Ha, what a great idea for a book. I want to go to this, though $15 a person seems a little expensive.
An affinity for kitschy album covers became a quest as Josh Kun and Roger Bennett scoured attics and garage sales to collect once-loved gems. In Jewish recordings from the 1940s-1980s they discovered sacred songs, Jewish mambo, comedy, folk tunes, and the “holy trilogy” of Neil, Barbra, and Barry. Their book includes commentary from writers and performers including Aimee Bender, Michael Wex, Shalom Auslander, Sandra Bernhard, Motown legend Lamont Dozier, and TV pioneer Norman Lear. With music and visual images, Josh Kun will share how these recordings speak across generations to tell a vibrant tale of Jews in America.
The Amazon blurb says:
What started out as a mutual affinity for kitschy Jewish album covers–think Neil Diamond baring his chest hair on the cover of Hot August Night or Barbra Streisand in hot pants on the cover of Streisand Superman–soon became a quest for identity, history, and culture between the grooves of LPs.
Together, Roger Bennett and Josh Kun embarked on a thrilling journey, scouring the world to collect thousands of vinyl LPs from attics, garage sales, and dusty archives. Pieced together, these scratched, once-loved and now-forgotten audio gems tell a vibrant tale: the story of Jews in America. And You Shall Know Us by the Trail of Our Vinyl spans the history of Jewish recorded music from the 1940s to the 1980s, weaving an account that begins with sacred songs and ends with the holy trinity of Neil, Barbra, and Barry. The LPs found here are also a love letter to forgotten moments in Jewish American pop history, celebrating well-dressed cantors singing Christmas tunes, Long Island suburbanites dancing the mambo, and Chassidic prog-rockers.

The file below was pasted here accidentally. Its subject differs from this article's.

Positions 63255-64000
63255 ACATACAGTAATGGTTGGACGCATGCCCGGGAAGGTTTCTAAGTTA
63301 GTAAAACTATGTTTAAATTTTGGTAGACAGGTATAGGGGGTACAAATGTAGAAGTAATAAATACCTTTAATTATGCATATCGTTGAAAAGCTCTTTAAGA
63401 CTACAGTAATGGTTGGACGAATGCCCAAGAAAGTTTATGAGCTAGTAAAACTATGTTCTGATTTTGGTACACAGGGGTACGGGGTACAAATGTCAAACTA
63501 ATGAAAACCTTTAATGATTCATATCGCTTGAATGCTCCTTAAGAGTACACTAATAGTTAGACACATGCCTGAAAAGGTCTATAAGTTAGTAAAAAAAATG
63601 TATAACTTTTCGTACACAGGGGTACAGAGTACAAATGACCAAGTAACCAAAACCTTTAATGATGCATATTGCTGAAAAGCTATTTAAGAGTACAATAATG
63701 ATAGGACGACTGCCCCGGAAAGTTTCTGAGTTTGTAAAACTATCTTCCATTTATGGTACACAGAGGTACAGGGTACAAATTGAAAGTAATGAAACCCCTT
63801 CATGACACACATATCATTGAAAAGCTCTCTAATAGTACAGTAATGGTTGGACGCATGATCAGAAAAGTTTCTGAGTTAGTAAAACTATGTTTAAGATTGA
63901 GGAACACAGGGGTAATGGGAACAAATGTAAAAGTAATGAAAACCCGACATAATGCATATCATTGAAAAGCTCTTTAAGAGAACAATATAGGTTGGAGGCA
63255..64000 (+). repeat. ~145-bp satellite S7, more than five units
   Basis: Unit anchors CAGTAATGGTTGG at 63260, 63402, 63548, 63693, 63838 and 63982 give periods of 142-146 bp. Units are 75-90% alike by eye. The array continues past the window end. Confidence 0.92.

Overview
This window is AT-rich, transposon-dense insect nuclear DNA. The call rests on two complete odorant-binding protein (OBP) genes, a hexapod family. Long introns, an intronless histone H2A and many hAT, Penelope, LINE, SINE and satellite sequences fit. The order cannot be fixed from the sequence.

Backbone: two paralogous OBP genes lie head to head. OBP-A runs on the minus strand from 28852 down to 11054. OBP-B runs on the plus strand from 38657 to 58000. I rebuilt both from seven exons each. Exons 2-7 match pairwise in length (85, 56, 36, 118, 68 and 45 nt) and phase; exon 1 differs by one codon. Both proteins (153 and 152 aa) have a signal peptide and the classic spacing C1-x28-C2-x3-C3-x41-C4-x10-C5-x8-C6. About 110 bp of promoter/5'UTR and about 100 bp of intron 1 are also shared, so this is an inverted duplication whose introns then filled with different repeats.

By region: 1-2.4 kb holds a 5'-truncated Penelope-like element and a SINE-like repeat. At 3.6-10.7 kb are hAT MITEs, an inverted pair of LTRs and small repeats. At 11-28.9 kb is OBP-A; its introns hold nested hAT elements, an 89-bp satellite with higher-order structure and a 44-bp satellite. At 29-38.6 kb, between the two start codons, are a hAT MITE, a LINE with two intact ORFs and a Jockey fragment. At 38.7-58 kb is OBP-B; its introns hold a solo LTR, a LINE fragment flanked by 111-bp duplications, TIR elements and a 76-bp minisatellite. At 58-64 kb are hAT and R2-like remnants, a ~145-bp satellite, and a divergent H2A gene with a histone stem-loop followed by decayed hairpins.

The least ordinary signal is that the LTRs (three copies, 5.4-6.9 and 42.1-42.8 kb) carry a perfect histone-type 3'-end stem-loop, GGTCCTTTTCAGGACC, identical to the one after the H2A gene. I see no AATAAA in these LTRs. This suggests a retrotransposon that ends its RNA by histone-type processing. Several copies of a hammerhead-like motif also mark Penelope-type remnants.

The music, much of which is no longer available in any format, is brought to life through commentary from writers Aimee Bender, Etgar Keret, Michael Wex, and Shalom Auslander; performers Sandra Bernhard and Motown legend Lamont Dozier; music critics Oliver Wang and Anne Powers; and TV pioneer Norman Lear. A gateway to a forgotten kingdom of sound, the good, the bad, and the ugly of Jewish vinyl gives this aspect of Jewish culture the attention it so richly deserves.